Diane Wilson

Robert Leleux

photo by Moni Hofler

On June 9, activist Diane Wilson threw, in her words, a “wall-eyed fit” when Alaska Sen. Lisa Murkowski, ranking minority member of the Senate Energy Committee, blocked the Big Oil Bailout Prevention Act—legislation that would have lifted oil companies’ paltry liability caps. Wilson poured something that looked like oil over her head, and disrupted Murkowski’s hearing by yelling, “We’re tired of the bailouts, and we are tired of being dumped on in the Gulf!”

On June 17, during former BP CEO Tony Hayward’s testimony before the House Committee on Energy and Commerce, Wilson smeared another oil-like substance all over herself, and shouted, “Tony, you ought to be charged with a crime!”

Wilson was charged with two counts apiece of unlawful conduct and resisting arrest. On Aug. 20, she’ll go before a jury and face a sentence of up to two years in federal prison.

To those familiar with Wilson—South Texas’ answer to anarchist Emma Goldman—none of this should come as a surprise. Nor should her insistence that raising a ruckus over the BP catastrophe, which she calls “a soul-killing, nail-in-the-coffin apocalypse,” is important enough to risk spending time behind bars.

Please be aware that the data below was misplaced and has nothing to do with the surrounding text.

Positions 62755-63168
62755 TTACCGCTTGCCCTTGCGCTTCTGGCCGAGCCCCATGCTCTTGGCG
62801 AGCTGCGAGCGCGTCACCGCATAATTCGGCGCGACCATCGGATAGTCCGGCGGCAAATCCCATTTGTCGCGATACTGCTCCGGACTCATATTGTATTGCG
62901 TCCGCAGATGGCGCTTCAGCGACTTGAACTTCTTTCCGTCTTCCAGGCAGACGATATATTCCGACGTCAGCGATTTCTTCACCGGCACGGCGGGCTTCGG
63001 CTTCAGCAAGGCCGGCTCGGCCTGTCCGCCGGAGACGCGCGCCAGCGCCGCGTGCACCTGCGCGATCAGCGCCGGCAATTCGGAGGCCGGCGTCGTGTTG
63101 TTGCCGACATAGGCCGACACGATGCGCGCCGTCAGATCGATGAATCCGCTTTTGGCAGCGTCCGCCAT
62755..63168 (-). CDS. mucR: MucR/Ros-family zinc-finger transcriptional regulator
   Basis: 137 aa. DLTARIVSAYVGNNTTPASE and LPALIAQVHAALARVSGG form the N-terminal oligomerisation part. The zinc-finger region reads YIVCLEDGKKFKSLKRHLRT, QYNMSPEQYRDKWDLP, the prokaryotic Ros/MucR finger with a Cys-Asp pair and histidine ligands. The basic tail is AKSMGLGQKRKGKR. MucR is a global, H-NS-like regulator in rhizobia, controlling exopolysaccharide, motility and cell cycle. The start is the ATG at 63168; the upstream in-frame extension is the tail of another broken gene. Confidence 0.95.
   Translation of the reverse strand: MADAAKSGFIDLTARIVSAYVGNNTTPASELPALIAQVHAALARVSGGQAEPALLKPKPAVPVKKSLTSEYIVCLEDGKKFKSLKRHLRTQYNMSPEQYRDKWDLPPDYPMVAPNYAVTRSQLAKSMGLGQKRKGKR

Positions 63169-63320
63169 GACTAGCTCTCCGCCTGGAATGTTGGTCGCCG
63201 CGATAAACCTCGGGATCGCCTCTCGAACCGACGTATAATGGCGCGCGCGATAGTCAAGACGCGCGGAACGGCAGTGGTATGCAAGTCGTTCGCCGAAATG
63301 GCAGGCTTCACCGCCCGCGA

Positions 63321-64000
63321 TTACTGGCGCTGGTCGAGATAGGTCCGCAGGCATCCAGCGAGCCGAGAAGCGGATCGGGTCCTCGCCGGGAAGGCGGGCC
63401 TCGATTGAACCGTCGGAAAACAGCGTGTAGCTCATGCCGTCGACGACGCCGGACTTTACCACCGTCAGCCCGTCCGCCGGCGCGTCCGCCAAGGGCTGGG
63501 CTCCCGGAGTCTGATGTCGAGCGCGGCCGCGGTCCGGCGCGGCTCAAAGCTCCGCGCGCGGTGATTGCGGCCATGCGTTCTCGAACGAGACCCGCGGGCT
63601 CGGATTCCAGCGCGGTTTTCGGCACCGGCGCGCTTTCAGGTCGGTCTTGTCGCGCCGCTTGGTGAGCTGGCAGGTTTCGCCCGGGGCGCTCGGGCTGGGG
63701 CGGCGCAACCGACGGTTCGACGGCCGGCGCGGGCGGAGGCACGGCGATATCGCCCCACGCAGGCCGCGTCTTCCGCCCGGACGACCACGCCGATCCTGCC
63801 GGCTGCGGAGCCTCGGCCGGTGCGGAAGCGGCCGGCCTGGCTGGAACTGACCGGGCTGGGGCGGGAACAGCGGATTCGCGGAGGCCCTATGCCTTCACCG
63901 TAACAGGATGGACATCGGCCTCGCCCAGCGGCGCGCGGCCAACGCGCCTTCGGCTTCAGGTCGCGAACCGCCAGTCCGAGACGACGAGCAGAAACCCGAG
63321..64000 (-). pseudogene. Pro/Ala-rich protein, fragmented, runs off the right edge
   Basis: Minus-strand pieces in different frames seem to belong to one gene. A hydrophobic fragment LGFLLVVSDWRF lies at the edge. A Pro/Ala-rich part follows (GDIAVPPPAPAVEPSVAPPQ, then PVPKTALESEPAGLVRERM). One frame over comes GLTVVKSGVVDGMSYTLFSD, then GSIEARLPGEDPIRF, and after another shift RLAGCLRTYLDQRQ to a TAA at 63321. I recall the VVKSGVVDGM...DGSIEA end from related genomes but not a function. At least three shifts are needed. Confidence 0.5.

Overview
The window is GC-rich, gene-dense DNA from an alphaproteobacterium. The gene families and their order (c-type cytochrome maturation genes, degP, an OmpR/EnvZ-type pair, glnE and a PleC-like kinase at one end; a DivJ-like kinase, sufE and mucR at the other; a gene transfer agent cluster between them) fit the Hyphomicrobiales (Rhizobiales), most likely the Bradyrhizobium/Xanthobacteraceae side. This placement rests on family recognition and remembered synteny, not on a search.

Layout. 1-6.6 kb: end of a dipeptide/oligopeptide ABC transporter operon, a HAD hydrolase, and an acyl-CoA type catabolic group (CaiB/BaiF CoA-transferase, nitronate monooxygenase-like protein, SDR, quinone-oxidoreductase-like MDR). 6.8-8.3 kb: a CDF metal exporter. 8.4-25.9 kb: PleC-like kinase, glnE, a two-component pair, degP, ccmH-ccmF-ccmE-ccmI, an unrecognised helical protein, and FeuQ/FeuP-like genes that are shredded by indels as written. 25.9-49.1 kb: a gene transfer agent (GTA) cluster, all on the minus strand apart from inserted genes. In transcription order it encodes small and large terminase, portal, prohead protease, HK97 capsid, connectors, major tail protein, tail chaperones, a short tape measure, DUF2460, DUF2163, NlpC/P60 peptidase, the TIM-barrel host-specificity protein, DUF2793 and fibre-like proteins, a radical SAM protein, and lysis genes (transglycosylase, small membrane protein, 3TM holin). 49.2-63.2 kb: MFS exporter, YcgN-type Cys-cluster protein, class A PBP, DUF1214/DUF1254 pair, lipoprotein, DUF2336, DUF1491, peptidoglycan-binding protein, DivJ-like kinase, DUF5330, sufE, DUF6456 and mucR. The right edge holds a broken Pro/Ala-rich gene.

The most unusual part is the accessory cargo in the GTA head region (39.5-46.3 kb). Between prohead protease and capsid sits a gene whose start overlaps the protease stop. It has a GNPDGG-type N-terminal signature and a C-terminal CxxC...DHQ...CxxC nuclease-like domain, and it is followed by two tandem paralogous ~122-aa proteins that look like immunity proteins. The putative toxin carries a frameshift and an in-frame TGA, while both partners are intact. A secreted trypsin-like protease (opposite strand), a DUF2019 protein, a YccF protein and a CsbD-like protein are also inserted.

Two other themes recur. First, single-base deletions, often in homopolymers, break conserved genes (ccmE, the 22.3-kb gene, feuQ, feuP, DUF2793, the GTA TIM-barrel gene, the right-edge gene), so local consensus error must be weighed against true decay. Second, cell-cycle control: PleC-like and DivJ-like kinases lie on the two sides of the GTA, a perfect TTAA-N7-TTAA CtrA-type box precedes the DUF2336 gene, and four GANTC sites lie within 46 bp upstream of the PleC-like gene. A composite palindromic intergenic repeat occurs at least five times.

A fourth-generation shrimper from the tiny town of Seadrift, Wilson was radicalized in the late ’80s after witnessing environmental atrocities committed by local petrochemical companies—especially Formosa Plastics Corp.

Remember in the Bible, when trumpeters made the walls of Jericho crumble? Wilson’s a trumpeter and Formosa’s Jericho. Since the early ’90s, she’s been circling their walls and blowing her horn. In 2002, she chained herself to one of Formosa’s towers to draw attention to the company’s record of environmental and public health violations. That protest earned her 180 days in jail.

Wilson recounts her adventures in a memoir called An Unreasonable Woman, a title borrowed from George Bernard Shaw’s observation that “all progress depends on the unreasonable man.” Wilson gave the sentiment a feminist twist and started using it during speeches for Code Pink, the plucky antiwar group she helped start.

“Most people have no idea that you can stand up and shout,” Wilson has said. “We’re all much too well-behaved.”


Read Robert Leleux’s update on Diane Wilson’s arrest.

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Contributing writer Robert Leleux is the author of two books, The Memoirs of a Beautiful Boy and The Living End: A Memoir of Forgetting and Forgiving.

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